Luckily my husband and I were both able to take and collect him together on his first day. The kindergarten is a little way from where we live so I stayed around the area “in case they needed to phone at all”.  In reality, from the moment that he ran off with barely a wave goodbye, we knew he’d be fine and that this move was for me more than him! I had a walk (and a bit of a weep. And a phonecall to my own mum; I’m always grateful to connect with my own mother in these mothering milestones of my own!) I spent the rest of the morning in a cafe with a huge hot drink and slice of cake to fuel writing a poem and some journalling. It felt so useful to have this time for self-reflection, nurture and creative expression.

When we collected Dylan, his face was covered in smiles and mud from outdoor play. He had lots that he was eager to tell us – and of course we were eager and excited to listen! I’d brought one of his favourite things for him to eat for lunch and had some cookies waiting at home for later. That makes me sound like a much, much more movie-perfect mum than I even come close to; I emphasise that this was just for his first day! And whilst every morning at kindergarten certainly isn’t followed by cookies, it is followed by some time together during the afternoon to reconnect over a story, or playdough, or paints, or in the garden. We’re still settling into our new rhythm, still getting used to all it asks from us, still finding creative ways to address the challenges it brings. It’s an adjustment. One season in my life changes to another and it feels good to honour it. ♥


full moon: Mother moon

IMG_1214It’s a bit of of a tough spot here in Mama-land. Fewer blogposts written, incompletion of projects, a shortened fuse, an increased number of text messages between my mother and I…these are the symptoms of an Attack of The Night Owl Toddler and the resulting reduced physical and mental energy. Of course said toddler, by day, is still as energetic, super-curious, adventurous, strong-willed and rarely still for more than two seconds. This is who he is  – this is how many toddlers are to my understanding – and I adore him for it. In my heart, I wouldn’t want him any other way.

Yet it is intense, particularly as I am within a few feet of him for all the hours of six and a half days per week. My opinion, backed by that of many, is that we weren’t meant to raise children in such isolated units; we’re designed to have a family community or tribe around us to dilute the intensity of these growing little people who are developing at what can only be an intense rate for them too. I’m grateful that technology enables me to access my mother’s support and wisdom, despite the miles between us. I’m grateful for the online and physical communities of like-minded parents who share their support and wisdom with me, for the books and magazines that also guide my journey and, of course, for the wonderfully supportive and hands-on other half of this parent team: my husband.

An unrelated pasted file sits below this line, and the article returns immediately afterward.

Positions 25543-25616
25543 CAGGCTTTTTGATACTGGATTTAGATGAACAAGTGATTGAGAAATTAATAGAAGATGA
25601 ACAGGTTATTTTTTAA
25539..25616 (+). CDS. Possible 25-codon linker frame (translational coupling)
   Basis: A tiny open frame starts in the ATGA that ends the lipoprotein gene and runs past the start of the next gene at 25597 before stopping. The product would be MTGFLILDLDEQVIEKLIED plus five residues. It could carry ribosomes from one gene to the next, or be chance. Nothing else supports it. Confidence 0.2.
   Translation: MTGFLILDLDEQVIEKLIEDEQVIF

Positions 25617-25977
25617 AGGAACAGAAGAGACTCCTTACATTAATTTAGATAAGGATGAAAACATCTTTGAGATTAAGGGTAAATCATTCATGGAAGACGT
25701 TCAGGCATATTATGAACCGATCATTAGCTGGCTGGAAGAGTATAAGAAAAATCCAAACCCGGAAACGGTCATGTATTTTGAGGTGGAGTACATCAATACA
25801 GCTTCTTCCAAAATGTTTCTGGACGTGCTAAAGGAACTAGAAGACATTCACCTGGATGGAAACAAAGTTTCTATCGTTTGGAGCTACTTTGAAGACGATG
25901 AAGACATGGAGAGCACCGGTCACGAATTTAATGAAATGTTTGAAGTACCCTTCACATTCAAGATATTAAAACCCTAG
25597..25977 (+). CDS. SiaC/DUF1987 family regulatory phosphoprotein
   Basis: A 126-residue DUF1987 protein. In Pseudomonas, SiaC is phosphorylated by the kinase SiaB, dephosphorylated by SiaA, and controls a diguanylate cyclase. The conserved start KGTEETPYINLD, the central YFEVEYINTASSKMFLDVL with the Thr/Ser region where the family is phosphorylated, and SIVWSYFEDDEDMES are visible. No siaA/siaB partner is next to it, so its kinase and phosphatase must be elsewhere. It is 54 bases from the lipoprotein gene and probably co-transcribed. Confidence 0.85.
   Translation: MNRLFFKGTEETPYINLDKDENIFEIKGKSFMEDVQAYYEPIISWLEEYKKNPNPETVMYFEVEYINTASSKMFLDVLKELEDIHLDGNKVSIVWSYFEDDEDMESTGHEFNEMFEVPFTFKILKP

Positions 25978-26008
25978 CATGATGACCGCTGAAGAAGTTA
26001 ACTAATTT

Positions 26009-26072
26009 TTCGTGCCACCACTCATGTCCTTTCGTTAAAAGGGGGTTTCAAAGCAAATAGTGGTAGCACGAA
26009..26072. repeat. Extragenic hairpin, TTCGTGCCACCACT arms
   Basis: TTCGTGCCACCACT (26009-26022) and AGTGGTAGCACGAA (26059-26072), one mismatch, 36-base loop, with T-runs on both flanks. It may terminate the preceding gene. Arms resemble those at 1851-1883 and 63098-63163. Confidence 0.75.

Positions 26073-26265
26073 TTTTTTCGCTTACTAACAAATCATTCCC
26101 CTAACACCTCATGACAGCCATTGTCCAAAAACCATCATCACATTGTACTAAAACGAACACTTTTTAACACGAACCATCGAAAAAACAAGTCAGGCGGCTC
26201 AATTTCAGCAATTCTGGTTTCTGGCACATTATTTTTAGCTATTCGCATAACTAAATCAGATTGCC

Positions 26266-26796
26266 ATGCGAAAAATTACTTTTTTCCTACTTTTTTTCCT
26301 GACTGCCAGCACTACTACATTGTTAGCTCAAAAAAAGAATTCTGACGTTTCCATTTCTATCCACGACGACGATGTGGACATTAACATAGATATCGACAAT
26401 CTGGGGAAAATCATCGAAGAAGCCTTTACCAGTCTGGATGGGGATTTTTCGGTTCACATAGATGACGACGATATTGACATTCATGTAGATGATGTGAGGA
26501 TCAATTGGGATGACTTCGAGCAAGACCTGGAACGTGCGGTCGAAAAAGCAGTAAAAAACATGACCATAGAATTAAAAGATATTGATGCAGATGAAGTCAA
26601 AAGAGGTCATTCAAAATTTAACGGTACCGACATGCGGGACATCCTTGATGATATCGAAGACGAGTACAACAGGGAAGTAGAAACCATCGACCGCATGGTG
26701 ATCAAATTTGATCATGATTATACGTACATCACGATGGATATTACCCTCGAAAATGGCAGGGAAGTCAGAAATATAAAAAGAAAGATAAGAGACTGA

Yet, as well as the support that the mama hands and mama brain need, the mama soul needs feeding and replenishing too. Many write about how creative pursuits can provide such nourishment; Lucy Pearce in particular has explained this need well to me. I also turn to the moon, especially the full moon; the mother phase. On most full moon nights since learning that I was pregnant, I’ve stood outside, bathing for a few minutes in the silvery white glow. On these nights I admire her mystical beauty and connect with the mother energy in her and in myself. Often, these nights have found me making a plea for her wisdom and guidance, or feeling the coolness of her light cool my current parenting frustrations. I observe the strength of her wholeness and draw down that strength to help replenish my own.

So many other mothers exist and have existed under this same moon. Millions of us.  In connecting with Mother Moon, I hope to draw down their pooled wisdom as well as offer my own ( for there are odd days when I do find a way, crack a problem or learn a technique). At the very least, I draw down the fact that they survived; as far as I know, no-one has died of simply having a toddler! I hold an image of myself on a rocky, twisty-turny path, Mother Moon lighting my way as I carve it out, Dylan beside me. Like with the text messages from my mum, I let myself feel mothered a little, That warm feeling of being loved and nurtured replenishes my own heart and soul to mother with more love, empathy, patience and compassion. Patience with both him and with myself, for we’re both learning new roles here. In the moon’s light, I give myself permission to forgive those times when I’ve not been the parent I want to be: the parent I believe Dylan needs. Once again, I drink in the bright moonlight through every pore of my skin to fuel that goal.

And to that shining, milky sphere who, to me, resembles the mother, who corresponds to the times in our lives when we are birthing and mothering – be that a child, a business, a project, a garden or whatever – I usually shed a few tears, and always give thanks, ♥



painting on altar by Wendy Andrews